Additionally, although the generalized system of FIG. 1 includes a master computer 106, it will be understood that this component may be removed if desired and source computer 102 may be partitioned or otherwise configured to function as both master computer 106 and source computer 102 and communicate directly with recipient computer 110 (not shown).
A more detailed description of some of the steps involved in transferring software from one computer to another in accordance with the present invention is illustrated in FIG. 2.
As shown in FIG. 2, the first step (step 202) involves installing a software package, such as Windows XP (with or without associated application programs), on source computer 102, preferably on the fastest and most recent computer technology available, which uses an advanced HAL layer such as an ACPI Uniprocessor HAL and configuring the software as desired.
Next, at step 204
, the Microsoft SysPrep or other preparation software is used to prepare an image of the software on source computer 102
. In some embodiments this may involve modifying the preparation software prior to imaging in order to account for various kinds of storage media. This may be done, for example, with the Microsoft SysPrep utility by adding the following program statements to the SysPrep.inf file:
Once this has been accomplished (if necessary), the image preparation software (e.g., SysPrep) may be run to create a disk image of the software to be transferred to one or more target computers (112 and 114 shown in FIG. 1). This is accomplished at step 206. At step 208, the disk image created on source computer 102 may be uploaded to master computer 106 via link 104 using known software such as Ghost or Drive Image. At this point, the software image may be downloaded at step 210 to recipient computer 110, which is preferably running the most recent or advanced HAL version such as ACPI Uniprocessor PC HAL.
If target computer 112 or 114 is not running acceptable HAL versions, they may be updated at step 212. In some embodiments this may involve updating a dynamic link library file (DLL) on recipient computer 110 so that a subsequent software image will contain the required DLL files. This may include adding, changing, or updating suitable DLLs for the required computer such as Hal.dll (DLL in Standard PC HAL) or Halacpi.dll (DLL in ACPI PC HAL) with Halaacpi.dll (DLL in ACPI Uniprocessor PC) as labeled in Windows XP. One way of performing this update is described in more detail below in connection with the flow chart of FIG. 3.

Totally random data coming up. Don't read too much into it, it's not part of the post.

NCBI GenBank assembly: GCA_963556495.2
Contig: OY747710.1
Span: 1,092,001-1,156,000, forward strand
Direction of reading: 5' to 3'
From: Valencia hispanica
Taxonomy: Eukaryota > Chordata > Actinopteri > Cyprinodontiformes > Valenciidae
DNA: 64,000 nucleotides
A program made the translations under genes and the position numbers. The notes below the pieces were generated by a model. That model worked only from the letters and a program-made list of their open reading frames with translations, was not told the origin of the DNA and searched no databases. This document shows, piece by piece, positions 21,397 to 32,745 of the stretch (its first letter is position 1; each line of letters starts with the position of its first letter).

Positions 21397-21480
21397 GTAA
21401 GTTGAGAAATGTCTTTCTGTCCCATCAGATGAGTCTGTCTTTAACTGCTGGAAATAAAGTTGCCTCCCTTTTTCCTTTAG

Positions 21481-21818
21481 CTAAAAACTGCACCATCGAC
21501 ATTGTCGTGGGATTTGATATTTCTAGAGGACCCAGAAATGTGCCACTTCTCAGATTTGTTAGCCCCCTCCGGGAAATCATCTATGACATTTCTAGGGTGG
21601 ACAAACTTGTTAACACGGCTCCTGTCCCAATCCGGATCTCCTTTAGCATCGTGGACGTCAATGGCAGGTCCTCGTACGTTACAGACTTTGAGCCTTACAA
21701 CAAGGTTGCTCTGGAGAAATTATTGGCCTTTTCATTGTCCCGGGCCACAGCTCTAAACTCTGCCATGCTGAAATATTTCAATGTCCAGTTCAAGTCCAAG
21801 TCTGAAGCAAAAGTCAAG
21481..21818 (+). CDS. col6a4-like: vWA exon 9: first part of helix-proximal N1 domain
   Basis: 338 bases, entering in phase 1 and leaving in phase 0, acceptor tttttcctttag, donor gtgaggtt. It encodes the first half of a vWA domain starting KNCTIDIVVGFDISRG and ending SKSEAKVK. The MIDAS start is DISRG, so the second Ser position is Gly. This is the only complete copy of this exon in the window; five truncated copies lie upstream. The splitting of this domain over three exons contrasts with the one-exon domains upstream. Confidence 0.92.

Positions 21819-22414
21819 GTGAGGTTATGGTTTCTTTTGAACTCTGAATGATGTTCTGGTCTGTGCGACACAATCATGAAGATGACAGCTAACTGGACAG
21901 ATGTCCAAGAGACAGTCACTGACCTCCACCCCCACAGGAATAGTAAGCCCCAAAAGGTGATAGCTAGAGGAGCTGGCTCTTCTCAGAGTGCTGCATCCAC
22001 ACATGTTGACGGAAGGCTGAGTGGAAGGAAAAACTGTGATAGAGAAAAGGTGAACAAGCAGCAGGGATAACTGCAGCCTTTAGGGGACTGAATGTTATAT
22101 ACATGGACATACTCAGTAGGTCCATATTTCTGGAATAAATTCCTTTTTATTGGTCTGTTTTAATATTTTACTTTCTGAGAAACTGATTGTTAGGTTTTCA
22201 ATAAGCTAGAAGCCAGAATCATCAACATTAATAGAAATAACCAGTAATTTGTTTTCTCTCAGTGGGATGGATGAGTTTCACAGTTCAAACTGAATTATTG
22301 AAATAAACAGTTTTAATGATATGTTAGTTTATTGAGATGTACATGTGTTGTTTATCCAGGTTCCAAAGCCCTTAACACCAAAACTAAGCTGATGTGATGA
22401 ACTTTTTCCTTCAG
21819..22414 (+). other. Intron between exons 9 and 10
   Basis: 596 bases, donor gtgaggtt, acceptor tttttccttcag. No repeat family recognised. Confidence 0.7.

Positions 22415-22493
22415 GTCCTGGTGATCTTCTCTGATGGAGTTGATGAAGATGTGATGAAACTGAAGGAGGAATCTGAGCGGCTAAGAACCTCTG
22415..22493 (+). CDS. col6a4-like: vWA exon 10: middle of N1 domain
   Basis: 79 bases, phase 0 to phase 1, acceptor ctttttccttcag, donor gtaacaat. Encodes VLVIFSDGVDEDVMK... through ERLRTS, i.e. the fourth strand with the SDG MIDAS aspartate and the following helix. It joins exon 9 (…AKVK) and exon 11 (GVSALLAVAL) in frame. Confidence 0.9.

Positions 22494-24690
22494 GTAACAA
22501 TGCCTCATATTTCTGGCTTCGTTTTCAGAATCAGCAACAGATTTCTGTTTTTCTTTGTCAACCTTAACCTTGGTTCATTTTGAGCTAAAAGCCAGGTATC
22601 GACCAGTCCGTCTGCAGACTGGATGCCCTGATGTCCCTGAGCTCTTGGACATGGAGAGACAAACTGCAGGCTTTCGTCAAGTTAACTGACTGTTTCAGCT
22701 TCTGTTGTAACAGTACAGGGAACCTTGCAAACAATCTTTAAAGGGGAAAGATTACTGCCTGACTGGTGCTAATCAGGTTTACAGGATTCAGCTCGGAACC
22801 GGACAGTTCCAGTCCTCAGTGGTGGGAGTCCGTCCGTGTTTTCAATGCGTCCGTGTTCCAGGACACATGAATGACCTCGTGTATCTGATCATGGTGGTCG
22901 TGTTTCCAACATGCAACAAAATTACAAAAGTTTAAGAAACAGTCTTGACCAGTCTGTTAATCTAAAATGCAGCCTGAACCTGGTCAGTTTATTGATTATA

Next, at step 214, recipient computer 110 is restarted so that the HAL update becomes effective and the transferred software image is fully installed. At step 216, the Microsoft SysPrep utility may be run again with the modification to the SysPrep.inf file disclosed above to create an image of the software package now installed on recipient computer 110. This software image may then be transferred using Ghost or Drive Image back to master computer 106 for storage. Subsequently, this software image may be installed on target systems 112 and 114 that may be running different HAL versions such as ACPI PC, Standard PC, or MPS PC. Thus, in this way, computer software may be imaged from a computer with a more recent HAL version and installed on a computer with an older or different HAL version without experiencing compatibility problems.
FIG. 3 is a flow chart 300 illustrating some of the steps involved in updating the HAL on recipient computer 110 as performed by a computer user with a recent Windows based operating system. First, at step 302, the user selects the “Start” menu normally found on the lower left-hand corner of the computer screen. Next, the user right clicks on “My Computer” (step 304) and selects “Device Manager” (step 306). At this point, the user expands “Computer” and right clicks on HAL name (under Computer) at step 308. At step 310, the user clicks on “Update Driver” and selects the option “Install from a list or specific location (Advanced)” and clicks on “Next”. At step 312, the user selects “Don't search, I will choose the driver to install” and clicks “Next”. At step 314, the user selects the appropriate HAL from the list and clicks on “Next” and then “Finish” at step 316.
Thus, systems and methods for creating a software image for subsequent installation on a target computer system are provided. It will be understood that the foregoing is only illustrative of the principles of the invention, and that various modifications can be made by those skilled in the art without departing from the scope and spirit of the invention.
Persons skilled in the art will appreciate that the present invention can be practiced by other means than the described embodiments, which are presented for purposes of illustration rather than of limitation, and the present invention is limited only by the claims that follow.